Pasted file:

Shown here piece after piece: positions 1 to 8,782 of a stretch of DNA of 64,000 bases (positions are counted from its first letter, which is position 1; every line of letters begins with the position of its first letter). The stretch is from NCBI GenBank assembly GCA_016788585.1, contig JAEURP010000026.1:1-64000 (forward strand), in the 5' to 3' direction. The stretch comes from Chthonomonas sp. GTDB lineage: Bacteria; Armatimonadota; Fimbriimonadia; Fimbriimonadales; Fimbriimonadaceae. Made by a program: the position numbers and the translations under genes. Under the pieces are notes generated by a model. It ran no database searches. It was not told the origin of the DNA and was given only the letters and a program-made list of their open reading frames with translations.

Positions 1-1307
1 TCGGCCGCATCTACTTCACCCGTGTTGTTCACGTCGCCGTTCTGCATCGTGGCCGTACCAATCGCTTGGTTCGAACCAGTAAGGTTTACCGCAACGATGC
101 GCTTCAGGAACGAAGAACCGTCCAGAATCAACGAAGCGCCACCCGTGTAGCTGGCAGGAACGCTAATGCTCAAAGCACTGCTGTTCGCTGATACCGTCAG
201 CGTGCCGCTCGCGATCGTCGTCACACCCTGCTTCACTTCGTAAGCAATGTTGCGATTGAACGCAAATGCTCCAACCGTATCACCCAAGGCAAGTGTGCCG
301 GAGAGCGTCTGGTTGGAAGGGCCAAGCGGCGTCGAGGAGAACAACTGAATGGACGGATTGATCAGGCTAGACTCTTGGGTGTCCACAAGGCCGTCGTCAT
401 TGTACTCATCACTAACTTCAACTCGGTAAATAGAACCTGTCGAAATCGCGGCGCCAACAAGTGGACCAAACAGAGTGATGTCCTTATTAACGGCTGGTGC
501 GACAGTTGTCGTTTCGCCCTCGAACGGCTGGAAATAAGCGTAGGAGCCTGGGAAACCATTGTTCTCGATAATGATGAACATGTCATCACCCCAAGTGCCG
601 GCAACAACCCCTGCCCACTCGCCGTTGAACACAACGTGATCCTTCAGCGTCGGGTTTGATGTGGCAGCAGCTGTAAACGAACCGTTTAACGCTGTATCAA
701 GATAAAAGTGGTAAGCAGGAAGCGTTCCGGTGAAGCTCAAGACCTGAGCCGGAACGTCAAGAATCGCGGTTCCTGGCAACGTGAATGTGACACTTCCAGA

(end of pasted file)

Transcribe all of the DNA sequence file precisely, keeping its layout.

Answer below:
Shown here piece after piece: positions 1 to 8,782 of a stretch of DNA of 64,000 bases (positions are counted from its first letter, which is position 1; every line of letters begins with the position of its first letter). The stretch is from NCBI GenBank assembly GCA_016788585.1, contig JAEURP010000026.1:1-64000 (forward strand), in the 5' to 3' direction. The stretch comes from Chthonomonas sp. GTDB lineage: Bacteria; Armatimonadota; Fimbriimonadia; Fimbriimonadales; Fimbriimonadaceae. Made by a program: the position numbers and the translations under genes. Under the pieces are notes generated by a model. It ran no database searches. It was not told the origin of the DNA and was given only the letters and a program-made list of their open reading frames with translations.

Positions 1-1307
1 TCGGCCGCATCTACTTCACCCGTGTTGTTCACGTCGCCGTTCTGCATCGTGGCCGTACCAATCGCTTGGTTCGAACCAGTAAGGTTTACCGCAACGATGC
101 GCTTCAGGAACGAAGAACCGTCCAGAATCAACGAAGCGCCACCCGTGTAGCTGGCAGGAACGCTAATGCTCAAAGCACTGCTGTTCGCTGATACCGTCAG
201 CGTGCCGCTCGCGATCGTCGTCACACCCTGCTTCACTTCGTAAGCAATGTTGCGATTGAACGCAAATGCTCCAACCGTATCACCCAAGGCAAGTGTGCCG
301 GAGAGCGTCTGGTTGGAAGGGCCAAGCGGCGTCGAGGAGAACAACTGAATGGACGGATTGATCAGGCTAGACTCTTGGGTGTCCACAAGGCCGTCGTCAT
401 TGTACTCATCACTAACTTCAACTCGGTAAATAGAACCTGTCGAAATCGCGGCGCCAACAAGTGGACCAAACAGAGTGATGTCCTTATTAACGGCTGGTGC
501 GACAGTTGTCGTTTCGCCCTCGAACGGCTGGAAATAAGCGTAGGAGCCTGGGAAACCATTGTTCTCGATAATGATGAACATGTCATCACCCCAAGTGCCG
601 GCAACAACCCCTGCCCACTCGCCGTTGAACACAACGTGATCCTTCAGCGTCGGGTTTGATGTGGCAGCAGCTGTAAACGAACCGTTTAACGCTGTATCAA
701 GATAAAAGTGGTAAGCAGGAAGCGTTCCGGTGAAGCTCAAGACCTGAGCCGGAACGTCAAGAATCGCGGTTCCTGGCAACGTGAATGTGACACTTCCAGA